Memory Controllers (MC) are complex orchestrators. They must juggle disparate requests fairly from every core on the socket. Rearrange these requests appropriately to maximize DIMM row buffer hits. Respect DIMM timing constraints and bank refresh scheduling. And they must do all this while preserving memory ordering guarantees. Space constraints limit how much intelligence can be implemented in the MC to protect against bandwidth-hogging applications. Fortunately for us, other sources of mitigation exist.

Demo

This demo will continue on the Xeon Gold 6244 CPU. We’ll use the “read64” workload which sequentially reads memory using 32 x 64 bit reads per bogo loop. Notice the baseline total bogo ops of 350,208 when run unperturbed on core 1:

[root@serverA]# stress-ng --vm 1 --taskset 1 --vm-keep --vm-method read64 --vm-bytes 2g --metrics-brief --timeout 30s

stress-ng: info:  [14969] dispatching hogs: 1 vm
stress-ng: info:  [14969] successful run completed in 30.11s
stress-ng: info:  [14969] stressor       bogo ops real time  usr time  sys time   bogo ops/s   bogo ops/s
stress-ng: info:  [14969]                           (secs)    (secs)    (secs)   (real time) (usr+sys time)
stress-ng: info:  [14969] vm               350208     30.11     29.34      0.69     11631.11     11661.94

Now, notice the drop in total bogo ops (~25,000) when competing workloads are run on cores 7, 11, and 15 of the same socket.

[root@serverA]# stress-ng --vm 1 --taskset 1 --vm-keep --vm-method read64 --vm-bytes 2g --metrics-brief --timeout 30s

stress-ng: info:  [14619] dispatching hogs: 1 vm
stress-ng: info:  [14619] successful run completed in 30.11s
stress-ng: info:  [14619] stressor       bogo ops real time  usr time  sys time   bogo ops/s   bogo ops/s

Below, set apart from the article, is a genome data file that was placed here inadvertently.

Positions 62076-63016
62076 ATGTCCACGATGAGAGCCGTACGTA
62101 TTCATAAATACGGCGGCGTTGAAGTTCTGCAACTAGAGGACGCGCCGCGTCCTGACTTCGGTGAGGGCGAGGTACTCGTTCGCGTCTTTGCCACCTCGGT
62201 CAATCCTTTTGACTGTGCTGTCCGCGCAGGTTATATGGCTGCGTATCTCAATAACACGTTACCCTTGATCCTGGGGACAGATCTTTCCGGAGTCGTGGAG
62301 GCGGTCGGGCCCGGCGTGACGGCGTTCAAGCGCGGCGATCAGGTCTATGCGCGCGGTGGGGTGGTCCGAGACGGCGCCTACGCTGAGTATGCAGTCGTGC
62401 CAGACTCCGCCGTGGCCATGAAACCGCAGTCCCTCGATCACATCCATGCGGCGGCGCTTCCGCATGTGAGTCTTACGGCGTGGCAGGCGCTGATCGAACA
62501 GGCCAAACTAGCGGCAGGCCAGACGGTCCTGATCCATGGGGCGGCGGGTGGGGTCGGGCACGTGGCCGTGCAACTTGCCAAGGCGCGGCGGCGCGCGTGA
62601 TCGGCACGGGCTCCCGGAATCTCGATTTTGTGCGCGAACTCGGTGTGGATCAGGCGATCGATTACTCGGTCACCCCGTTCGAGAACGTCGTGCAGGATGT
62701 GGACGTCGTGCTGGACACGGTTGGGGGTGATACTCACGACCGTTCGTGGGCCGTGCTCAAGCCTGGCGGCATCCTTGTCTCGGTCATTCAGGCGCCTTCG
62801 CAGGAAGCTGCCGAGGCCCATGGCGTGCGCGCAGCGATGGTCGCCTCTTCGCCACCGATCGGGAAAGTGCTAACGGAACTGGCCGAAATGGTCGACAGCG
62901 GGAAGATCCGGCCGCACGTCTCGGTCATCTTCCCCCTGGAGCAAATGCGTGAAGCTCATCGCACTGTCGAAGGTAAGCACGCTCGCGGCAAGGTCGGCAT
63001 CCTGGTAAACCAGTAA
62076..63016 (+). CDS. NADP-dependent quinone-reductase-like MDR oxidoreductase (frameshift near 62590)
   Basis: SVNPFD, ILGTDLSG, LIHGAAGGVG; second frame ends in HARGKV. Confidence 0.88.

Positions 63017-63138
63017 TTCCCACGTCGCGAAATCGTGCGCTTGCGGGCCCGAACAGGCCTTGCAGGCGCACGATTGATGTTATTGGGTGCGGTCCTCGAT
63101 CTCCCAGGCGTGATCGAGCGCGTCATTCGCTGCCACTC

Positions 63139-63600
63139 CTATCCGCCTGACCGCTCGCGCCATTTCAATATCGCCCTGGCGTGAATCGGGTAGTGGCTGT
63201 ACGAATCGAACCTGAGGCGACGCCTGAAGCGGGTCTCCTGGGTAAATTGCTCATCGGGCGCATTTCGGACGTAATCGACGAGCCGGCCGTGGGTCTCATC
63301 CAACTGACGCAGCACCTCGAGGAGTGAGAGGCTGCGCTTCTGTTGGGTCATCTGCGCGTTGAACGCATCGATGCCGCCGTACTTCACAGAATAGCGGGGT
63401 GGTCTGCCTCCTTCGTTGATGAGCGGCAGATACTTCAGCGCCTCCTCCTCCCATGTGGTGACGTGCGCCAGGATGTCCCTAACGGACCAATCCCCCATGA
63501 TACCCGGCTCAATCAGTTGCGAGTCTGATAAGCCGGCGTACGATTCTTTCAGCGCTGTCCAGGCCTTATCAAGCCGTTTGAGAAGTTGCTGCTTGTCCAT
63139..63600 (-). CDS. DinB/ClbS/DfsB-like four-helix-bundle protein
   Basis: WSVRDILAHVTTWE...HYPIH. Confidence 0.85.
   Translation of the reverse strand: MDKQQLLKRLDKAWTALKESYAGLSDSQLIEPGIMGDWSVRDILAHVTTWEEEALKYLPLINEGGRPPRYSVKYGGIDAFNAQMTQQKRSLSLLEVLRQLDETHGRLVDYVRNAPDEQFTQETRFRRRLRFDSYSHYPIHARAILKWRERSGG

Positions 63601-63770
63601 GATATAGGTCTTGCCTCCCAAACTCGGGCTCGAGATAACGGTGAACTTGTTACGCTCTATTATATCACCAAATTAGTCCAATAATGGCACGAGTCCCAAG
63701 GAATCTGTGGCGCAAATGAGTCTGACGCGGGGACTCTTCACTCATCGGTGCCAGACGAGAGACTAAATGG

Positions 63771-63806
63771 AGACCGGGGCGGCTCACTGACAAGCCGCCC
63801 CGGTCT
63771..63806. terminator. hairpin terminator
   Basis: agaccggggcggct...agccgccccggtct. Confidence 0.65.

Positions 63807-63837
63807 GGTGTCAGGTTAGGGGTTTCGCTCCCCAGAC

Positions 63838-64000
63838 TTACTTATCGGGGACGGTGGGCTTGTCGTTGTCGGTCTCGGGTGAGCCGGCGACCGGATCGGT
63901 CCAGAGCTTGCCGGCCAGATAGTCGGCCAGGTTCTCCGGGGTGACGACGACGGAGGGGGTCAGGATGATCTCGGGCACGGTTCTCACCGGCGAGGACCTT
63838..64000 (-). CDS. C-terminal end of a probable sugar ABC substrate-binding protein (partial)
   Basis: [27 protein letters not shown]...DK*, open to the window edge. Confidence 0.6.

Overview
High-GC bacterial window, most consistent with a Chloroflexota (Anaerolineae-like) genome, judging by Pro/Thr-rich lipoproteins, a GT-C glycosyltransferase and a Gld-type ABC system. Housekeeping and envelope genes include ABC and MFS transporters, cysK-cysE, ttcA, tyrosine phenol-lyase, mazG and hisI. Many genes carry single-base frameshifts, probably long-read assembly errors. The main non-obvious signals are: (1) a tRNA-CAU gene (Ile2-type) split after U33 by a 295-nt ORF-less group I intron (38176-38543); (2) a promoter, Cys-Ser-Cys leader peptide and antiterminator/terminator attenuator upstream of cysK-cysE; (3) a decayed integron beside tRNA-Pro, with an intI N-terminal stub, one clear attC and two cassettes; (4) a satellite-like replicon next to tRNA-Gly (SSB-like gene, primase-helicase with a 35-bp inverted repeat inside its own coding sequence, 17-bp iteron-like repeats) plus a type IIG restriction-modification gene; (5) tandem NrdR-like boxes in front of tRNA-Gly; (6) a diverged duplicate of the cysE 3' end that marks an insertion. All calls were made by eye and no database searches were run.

stress-ng: info:  [14619]                           (secs)    (secs)    (secs)   (real time) (usr+sys time)
stress-ng: info:  [14619] vm               325632     30.11     29.33      0.70     10814.63     10843.56

Memory Controller Soundproofing

  • Intel Memory Bandwidth Allocation (MBA)MBA is a best-effort per-core throttling feature which allows the ability to restrict available memory bandwidth usage using class-of-service features similar to that available with LLC CAT. Notice how much of the initial total bogo ops drop is recovered below once I apply a 10% bandwidth throttle against cores 7, 11, and 15 using pqos -e “mba:1=10”; pqos -a “core:1=7,11,15”:
[root@serverA]# stress-ng --vm 1 --taskset 1 --vm-keep --vm-method read64 --vm-bytes 2g --metrics-brief --timeout 30s

stress-ng: info:  [15246] dispatching hogs: 1 vm
stress-ng: info:  [15246] successful run completed in 30.11s
stress-ng: info:  [15246] stressor       bogo ops real time  usr time  sys time   bogo ops/s   bogo ops/s
stress-ng: info:  [15246]                           (secs)    (secs)    (secs)   (real time) (usr+sys time)
stress-ng: info:  [15246] vm               329728     30.11     29.33      0.70     10950.71     10979.95
  • Socket Partitioning – while Intel MBA provides some benefit, you’ll notice it only recovered ~4,000 of the lost 25,000 total bogo ops. Again, this is because MBA is only a best effort technology. On the other hand, socket partitioning technologies like Intel SNC provides stricter controls, as shown before in the LLC section. Since this Xeon Gold 6244 chip has two (2) memory controllers per-socket, SNC mode splits the two controllers among the resulting separate NUMA nodes. Both runs below are taken from SNC mode, the first an unperturbed run and the second run against competing runs on cores 7, 11, and 15. Not only is there no difference in total bogo ops between these two runs, but each run achieves higher total bogo ops due to the higher bandwidth/lower access latency achievable in SNC mode.
[root@serverA]# stress-ng --vm 1 --taskset 1 --vm-keep --vm-method read64 --vm-bytes 2g --metrics-brief --timeout 30s